Selective Breeding: How the CRISPR-Cas9 could potentially change the way cultivators look at cannabis

Apr 26, 2019

Despite its popularity, cannabis is one of the most unexplored plants on the planet. It was not until 2011 when a group of Canadian biologists published the first cannabis genome by sequencing the DNA and RNA strains of Purple Kush. Since then, researchers and cultivators have been studying the plant closely, realizing that simple genetic changes can create a myriad of diversity.

This diversity can present itself in the appearance of the plant, the smell of the plant, but most importantly, this diversity is needed to enhance and specify the medicinal qualities of cannabis. By augmenting the genome, cultivators can grow cannabis with specific qualities needed to treat specific patients.

A new piece of research technology could potentially bring cannabis breeding to the next level. The CRISPR-cas9 is a biotechnological tool that can literally cut and edit plant DNA sequences. It focuses on specific sections of DNA code that are repeating and uses an enzyme that acts like a pair of scissors to snip away unwanted code. Breeders can then integrate the genetic qualities they want and grow diverse and healthy crops of cannabis or industrial hemp.

A brief history of selective plant breeding:

Genetically modifying agriculture so that it can fend off insects, mold, and viruses has been the goal of plant breeders since humans started growing their own crops. Ancient humans have been selectively breeding plants for centuries, from hemp to corn to rapeseed to cannabis. Usually, this process is tedious, requiring cultivators to screen every plant, saving the ones they want and disposing of the rest.

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In the 1950s, cultivators started using gamma radiation. Plants were exposed to gamma rays in order to alter their genetic makeup, which was successful, but it came with some risky side effects. It also still required cultivators to screen each plant for the desired genetic compounds, taking up time and resources.

How CRISPR simplifies the complexities of selective cannabis breeding:

When it comes to cannabis, creating new strains with these methods is not an easy task. For a long time, there were only two recognizable strains of marijuana: indica and sativa. Today, in an industry growing as quickly as this one, breeders and biologists need to meet the more complex demands of the cannabis consumer.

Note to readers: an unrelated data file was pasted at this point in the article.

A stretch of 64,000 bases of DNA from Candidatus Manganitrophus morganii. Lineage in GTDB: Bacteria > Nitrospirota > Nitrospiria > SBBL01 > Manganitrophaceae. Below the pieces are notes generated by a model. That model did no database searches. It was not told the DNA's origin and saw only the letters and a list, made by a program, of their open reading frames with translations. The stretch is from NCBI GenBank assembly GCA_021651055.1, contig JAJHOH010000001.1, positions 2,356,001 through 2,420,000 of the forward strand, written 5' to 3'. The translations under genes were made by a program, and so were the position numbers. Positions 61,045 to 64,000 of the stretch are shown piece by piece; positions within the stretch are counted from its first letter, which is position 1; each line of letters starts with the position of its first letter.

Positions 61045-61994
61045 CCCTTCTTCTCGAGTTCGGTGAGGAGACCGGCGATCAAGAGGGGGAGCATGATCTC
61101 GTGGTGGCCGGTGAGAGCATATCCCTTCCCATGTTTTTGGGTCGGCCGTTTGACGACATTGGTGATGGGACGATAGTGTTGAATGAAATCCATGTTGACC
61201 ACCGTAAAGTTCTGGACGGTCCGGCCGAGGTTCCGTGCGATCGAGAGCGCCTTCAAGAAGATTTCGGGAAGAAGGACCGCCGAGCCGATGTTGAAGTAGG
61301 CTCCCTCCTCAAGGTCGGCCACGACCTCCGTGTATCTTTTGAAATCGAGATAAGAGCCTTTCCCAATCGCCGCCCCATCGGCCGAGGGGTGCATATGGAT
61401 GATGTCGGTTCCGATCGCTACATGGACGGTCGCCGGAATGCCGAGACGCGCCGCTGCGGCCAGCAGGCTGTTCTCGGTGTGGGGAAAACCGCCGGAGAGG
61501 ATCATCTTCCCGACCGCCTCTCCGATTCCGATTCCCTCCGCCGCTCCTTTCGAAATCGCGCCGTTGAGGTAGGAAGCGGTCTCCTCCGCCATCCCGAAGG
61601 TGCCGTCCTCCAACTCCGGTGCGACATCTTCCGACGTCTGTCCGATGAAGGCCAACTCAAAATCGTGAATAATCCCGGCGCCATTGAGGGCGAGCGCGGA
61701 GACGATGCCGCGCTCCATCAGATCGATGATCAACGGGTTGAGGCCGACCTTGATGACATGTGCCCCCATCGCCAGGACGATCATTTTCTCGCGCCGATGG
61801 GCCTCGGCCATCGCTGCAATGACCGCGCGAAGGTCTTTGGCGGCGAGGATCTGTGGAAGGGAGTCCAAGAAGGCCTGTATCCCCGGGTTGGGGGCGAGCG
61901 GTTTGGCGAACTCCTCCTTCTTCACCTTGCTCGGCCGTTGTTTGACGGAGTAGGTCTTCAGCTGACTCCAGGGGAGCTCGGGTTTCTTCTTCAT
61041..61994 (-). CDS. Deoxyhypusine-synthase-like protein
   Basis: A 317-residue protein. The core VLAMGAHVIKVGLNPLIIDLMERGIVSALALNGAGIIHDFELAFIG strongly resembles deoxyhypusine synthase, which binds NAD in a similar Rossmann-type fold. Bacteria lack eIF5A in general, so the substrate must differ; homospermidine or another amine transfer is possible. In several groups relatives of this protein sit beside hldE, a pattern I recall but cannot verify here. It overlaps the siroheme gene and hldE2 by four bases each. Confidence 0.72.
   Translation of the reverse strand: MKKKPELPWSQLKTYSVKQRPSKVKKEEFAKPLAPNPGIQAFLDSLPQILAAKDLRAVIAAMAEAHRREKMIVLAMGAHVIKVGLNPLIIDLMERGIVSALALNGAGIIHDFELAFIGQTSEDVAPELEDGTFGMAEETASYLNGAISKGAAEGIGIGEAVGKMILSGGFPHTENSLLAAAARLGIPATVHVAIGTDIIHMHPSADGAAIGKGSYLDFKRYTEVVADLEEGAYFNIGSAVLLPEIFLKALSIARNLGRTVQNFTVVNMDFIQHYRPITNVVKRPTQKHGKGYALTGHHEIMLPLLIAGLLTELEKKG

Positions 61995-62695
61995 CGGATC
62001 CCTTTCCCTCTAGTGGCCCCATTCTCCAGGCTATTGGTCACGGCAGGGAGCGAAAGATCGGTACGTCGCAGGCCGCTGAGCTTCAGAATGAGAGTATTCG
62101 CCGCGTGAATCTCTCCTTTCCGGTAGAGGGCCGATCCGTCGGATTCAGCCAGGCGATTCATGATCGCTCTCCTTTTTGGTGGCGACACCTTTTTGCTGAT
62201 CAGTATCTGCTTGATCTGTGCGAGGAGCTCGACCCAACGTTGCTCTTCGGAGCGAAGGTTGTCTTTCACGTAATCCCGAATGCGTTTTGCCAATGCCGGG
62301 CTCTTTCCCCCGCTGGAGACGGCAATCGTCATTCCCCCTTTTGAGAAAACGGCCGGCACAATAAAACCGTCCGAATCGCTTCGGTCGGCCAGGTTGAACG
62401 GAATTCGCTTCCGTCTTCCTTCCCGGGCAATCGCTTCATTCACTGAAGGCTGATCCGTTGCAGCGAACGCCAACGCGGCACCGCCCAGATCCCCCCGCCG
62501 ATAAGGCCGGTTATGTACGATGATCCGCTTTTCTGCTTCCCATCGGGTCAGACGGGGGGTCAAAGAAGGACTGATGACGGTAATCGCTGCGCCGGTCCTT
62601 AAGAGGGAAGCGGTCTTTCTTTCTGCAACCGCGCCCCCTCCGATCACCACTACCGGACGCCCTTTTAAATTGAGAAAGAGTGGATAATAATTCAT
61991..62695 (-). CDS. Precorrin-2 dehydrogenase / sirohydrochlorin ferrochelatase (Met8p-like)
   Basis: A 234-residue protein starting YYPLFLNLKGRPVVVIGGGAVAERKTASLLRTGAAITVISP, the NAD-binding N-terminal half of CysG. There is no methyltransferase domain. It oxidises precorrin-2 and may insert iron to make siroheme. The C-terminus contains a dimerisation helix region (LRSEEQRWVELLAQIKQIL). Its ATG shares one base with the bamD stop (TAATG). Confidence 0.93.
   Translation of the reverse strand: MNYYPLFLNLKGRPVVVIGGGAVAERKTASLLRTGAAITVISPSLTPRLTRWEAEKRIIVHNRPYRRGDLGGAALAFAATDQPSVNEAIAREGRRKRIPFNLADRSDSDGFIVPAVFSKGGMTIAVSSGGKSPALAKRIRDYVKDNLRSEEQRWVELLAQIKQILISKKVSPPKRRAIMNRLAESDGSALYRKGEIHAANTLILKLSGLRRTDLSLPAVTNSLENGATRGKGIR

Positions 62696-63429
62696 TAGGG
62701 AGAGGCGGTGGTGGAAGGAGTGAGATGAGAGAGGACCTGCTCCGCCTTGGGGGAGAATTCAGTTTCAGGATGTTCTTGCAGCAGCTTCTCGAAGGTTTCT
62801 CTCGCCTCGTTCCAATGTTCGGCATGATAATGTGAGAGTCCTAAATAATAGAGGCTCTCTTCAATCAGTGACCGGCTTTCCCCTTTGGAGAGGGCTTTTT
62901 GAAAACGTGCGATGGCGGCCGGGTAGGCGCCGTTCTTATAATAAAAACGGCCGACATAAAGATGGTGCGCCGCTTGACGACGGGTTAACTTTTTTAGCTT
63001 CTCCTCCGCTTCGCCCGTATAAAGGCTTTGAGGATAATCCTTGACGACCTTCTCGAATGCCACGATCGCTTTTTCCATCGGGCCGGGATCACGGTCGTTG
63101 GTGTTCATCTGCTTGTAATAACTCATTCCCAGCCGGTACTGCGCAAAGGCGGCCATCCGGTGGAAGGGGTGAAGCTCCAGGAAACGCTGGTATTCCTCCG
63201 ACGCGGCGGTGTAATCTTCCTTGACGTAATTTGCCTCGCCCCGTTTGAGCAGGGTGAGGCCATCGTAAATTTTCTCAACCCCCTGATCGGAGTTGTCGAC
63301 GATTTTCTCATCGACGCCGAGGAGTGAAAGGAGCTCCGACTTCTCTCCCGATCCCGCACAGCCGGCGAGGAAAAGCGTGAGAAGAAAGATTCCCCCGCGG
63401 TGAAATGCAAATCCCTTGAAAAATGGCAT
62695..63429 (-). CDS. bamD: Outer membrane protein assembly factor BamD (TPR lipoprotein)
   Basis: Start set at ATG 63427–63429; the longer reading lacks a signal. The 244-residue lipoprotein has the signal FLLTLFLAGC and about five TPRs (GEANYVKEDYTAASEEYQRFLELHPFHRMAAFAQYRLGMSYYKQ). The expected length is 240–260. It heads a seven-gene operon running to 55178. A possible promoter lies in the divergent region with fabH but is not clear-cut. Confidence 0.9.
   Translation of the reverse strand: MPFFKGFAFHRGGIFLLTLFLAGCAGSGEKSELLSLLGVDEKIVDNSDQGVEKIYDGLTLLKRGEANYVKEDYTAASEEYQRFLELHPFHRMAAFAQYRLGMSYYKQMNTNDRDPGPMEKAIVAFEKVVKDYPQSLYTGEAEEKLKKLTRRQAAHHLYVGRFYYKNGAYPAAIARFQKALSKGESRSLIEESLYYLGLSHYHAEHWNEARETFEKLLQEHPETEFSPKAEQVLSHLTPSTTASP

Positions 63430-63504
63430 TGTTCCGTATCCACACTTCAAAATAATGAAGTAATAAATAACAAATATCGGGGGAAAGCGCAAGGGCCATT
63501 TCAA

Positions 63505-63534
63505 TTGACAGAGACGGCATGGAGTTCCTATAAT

In his presentation on the CRISPR-Cas9 at the CannaTech 2017 Conference, hemp breeder Yoav Giladi explains the growing complexities of the cannabis plant.

“There are many varieties of cannabis that were grown in different conditions, yielding lots and lots of phenotypes,” Yoav states. “There are several traits that breeders needed to fast-forward, like re-shuffling a card deck, in order to create more genetic diversity.”

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Today’s cannabis breeders and cultivators do not have the time to screen each yield and cannot afford to dispose of cannabis plants that do not match the genetic requirements. They also cannot afford to leave behind any residual toxins that can come from gamma radiation or other traditional modification tools.

The CRISPR creates a selective breeding process that is what Yoav describes as “elegant”. Cannabis cut with CRISPR technology is not considered genetically modified because the process does not leave behind any residual tracers. It allows breeders to go into the genetic code, cut out the traits they do not want with a natural enzyme, and leave the plant otherwise unaffected by the process.

The future of selective cannabis breeding:

According to his presentation, Yoav is using the CRISPR to create plants that are genetically immune to viruses that eat away at a plant’s protein. He wants to apply this technology to cannabis plants and help breeders and cultivators protect their yields.

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At the writing of this article, the CRISPR-Cas9 technology is limited to research projects only and is not yet available for the commercial cannabis industry. Anyone interested in learning more about what CRISPR can do for cannabis should contact Yoav Giladi and discover what new genetic potential this powerful biotech tool can bring to the cannabis industry.

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